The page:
It was not always so. Although plantings of the grape date back to the late 19th century, its use was somewhat limited for a long time, mainly due to the perception that Chardonnay gave low yields. During Prohibition, 1920-1933, many Chardonnay vineyards were replaced with varieties that had thicker skins, such as Zinfandel, which were seen as hardier.

It wasn’t until the 1970s that Chardonnay’s popularity started to rise significantly. Today, Monterey AVA has the most plantings, at about 6,880ha, many vast vineyards there filling the valley floor. Sonoma is second with 6,313ha, and the hotter San Joaquin region to the east of San Francisco is third with a little more than 5,260ha.

Chardonnay in California: the 20th century

The Wente Bros winery in Livermore Valley, east of San Francisco, was the great pioneer of 20th-century California Chardonnay. The Wente clones, and those derived from them, were the result of genetic research carried out by Ernest Wente, son of the founder Carl. Ernest began experimenting with the then-obscure variety in 1912, importing his stock from France’s University of Montpellier. Wente was almost the only producer of Chardonnay until the 1950s, when Stony Hill winery in Napa and Hanzell in Sonoma became well-known for their varietal wines. At the Judgement of Paris tasting in 1976, Chateau Montelena’s 1973 Chardonnay from Napa beat the white Burgundies present, ensuring its future as the Golden State’s key white grape.

The idea that less expensive California Chardonnay is uniform in style – sweetish, over-oaky and strong – is misguided. Chardonnay can be chameleon-like here as elsewhere, and styles are diverse, from ripe and juicy, tropical-fruited versions to crisper, zestier ones often hailing from cooler spots and, of course, a proportion that have a vanilla and butterscotch, sometimes toasty oak character.

Our tasting was an opportunity to see which of these stylistic interpretations performed best – and from which AVAs.

The late 20th century saw many plantings of Chardonnay in cooler regions with coastal influence or higher altitudes. Did the wines from these vineyards make it into our best buys under £30/$30, though, or are they more premium whites commanding higher price tags? Does the use of expensive oak barrels mean few wines in this style make it into our best buys?

Affordable California whites: what are AVAs?

The geographic regions of California’s wine grapes are identified either by political boundaries, such as county names, or by federally recognised growing regions called American Viticultural Areas (AVAs). For a wine to carry an AVA on its label, at least 85% of the grapes used must be grown in that AVA; for county names, the minimum is 75%. California currently has 141 AVAs.

That said, California Chardonnay grapes are relatively cheap at an average of $924 per tonne, compared to Pinot Noir at $1,688 and Cabernet Sauvignon at $1,553, so perhaps it ought to be easier to make good examples at an affordable price.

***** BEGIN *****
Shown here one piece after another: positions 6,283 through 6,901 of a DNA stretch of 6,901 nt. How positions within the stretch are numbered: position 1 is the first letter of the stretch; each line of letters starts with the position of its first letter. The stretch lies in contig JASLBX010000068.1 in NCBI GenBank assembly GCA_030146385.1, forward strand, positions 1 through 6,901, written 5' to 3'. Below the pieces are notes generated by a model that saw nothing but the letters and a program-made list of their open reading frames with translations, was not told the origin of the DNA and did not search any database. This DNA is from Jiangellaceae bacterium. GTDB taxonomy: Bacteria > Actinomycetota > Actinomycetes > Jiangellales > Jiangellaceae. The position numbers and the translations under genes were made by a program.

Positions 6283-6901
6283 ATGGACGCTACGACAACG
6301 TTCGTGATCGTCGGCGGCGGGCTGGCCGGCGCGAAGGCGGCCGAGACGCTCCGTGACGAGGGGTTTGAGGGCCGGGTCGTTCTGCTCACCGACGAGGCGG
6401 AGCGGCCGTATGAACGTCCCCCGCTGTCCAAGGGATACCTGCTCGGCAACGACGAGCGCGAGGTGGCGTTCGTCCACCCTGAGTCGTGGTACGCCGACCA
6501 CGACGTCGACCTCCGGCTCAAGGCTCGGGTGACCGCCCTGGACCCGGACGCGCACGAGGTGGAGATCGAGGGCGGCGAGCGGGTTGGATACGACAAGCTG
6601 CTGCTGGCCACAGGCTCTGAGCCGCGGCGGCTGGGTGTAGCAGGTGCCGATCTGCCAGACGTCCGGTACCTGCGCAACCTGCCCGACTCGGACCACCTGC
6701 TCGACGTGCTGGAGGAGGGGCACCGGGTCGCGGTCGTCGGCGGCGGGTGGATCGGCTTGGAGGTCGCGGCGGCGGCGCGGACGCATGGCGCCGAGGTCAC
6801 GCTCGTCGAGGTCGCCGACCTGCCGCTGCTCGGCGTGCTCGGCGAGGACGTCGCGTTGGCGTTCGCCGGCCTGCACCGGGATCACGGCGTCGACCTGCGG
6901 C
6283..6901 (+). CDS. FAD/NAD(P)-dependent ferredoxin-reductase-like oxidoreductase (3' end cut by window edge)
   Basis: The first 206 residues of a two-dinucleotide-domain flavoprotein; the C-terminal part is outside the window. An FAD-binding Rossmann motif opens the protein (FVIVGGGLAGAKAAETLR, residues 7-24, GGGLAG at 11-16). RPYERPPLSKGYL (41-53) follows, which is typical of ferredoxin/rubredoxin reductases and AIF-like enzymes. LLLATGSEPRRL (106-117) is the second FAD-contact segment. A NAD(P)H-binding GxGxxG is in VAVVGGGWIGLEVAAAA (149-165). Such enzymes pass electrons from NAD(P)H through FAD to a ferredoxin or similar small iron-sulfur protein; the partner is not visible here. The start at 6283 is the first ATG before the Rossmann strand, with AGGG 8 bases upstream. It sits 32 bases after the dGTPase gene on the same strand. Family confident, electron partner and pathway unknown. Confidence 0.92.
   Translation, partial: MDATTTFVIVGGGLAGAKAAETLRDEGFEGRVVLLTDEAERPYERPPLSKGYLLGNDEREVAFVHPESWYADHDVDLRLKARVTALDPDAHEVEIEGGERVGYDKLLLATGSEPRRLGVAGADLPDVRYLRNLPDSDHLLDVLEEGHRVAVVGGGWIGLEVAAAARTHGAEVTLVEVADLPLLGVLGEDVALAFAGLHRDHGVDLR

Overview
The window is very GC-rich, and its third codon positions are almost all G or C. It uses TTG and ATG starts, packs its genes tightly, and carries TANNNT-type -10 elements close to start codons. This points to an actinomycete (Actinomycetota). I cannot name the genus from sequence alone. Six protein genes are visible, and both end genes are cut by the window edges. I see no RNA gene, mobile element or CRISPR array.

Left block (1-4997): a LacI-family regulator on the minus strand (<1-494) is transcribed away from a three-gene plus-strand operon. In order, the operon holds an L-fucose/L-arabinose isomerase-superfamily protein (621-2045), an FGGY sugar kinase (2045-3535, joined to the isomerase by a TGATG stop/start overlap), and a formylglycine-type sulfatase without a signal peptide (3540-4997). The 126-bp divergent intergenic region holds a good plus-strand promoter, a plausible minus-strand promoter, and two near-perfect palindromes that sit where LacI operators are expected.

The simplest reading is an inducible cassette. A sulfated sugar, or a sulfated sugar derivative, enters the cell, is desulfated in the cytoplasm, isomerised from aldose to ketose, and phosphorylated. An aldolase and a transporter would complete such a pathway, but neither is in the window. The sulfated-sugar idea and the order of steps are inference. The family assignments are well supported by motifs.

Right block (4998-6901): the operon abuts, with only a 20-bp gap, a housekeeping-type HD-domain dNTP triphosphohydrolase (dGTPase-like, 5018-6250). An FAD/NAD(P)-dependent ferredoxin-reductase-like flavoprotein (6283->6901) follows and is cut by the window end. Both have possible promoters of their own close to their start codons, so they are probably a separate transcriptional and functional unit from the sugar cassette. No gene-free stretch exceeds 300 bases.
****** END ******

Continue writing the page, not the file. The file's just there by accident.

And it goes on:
Beyond Chardonnay

While Chardonnay dominated, there were several Sauvignon Blancs – but can California ever compete with Chile for value for money with this variety, and in what style? (Is fumé passé?)

Riesling is a grape now more associated with Washington State and the Finger Lakes in New York State, but back in the 1960s it was one of the top grapes in California. It fell out of favour in the 1980s, seen as unfashionable and often too sweet, but there’s some indication of a revival of interest of late. Pinot Gris, Chenin Blanc, Viognier, Albariño and even Grüner Veltliner were all represented in the tasting too. Can any grape begin to rival Chardonnay as the queen of California whites under £30/$30? Let’s find out.

Top scoring California whites under £30 / $30

The judges

Susy Atkins

Atkins is a widely published and awarded wine writer and presenter, weekly drinks columnist for The Sunday Telegraph and wine editor of Delicious magazine. The author of 11 books on wine and drinks, she has appeared as a wine expert on BBC1’s Saturday Kitchen show over 12 years. www.susyatkins.co.uk

Romain Bourger

Bourger is head sommelier at The Vineyard at Stockcross, owned by Sir Peter Michael and one of the UK’s top specialists in California wine. He studied hospitality and catering in Moselle before starting out in 2008 as a sommelier at Hotel du Vin Winchester. He won the Taittinger UK Sommelier of the Year competition in 2019

Keith Kirkpatrick

Kirkpatrick is a buyer for Roberson Wine – winner in the USA Specialist category in the 2020 Decanter Retailer Awards. He began his career as a sommelier in Belfast in the late 1990s, then moved to London and joined retailer Oddbins in 2000, taking on a new role in on-trade sales in 2009 before joining Roberson a year later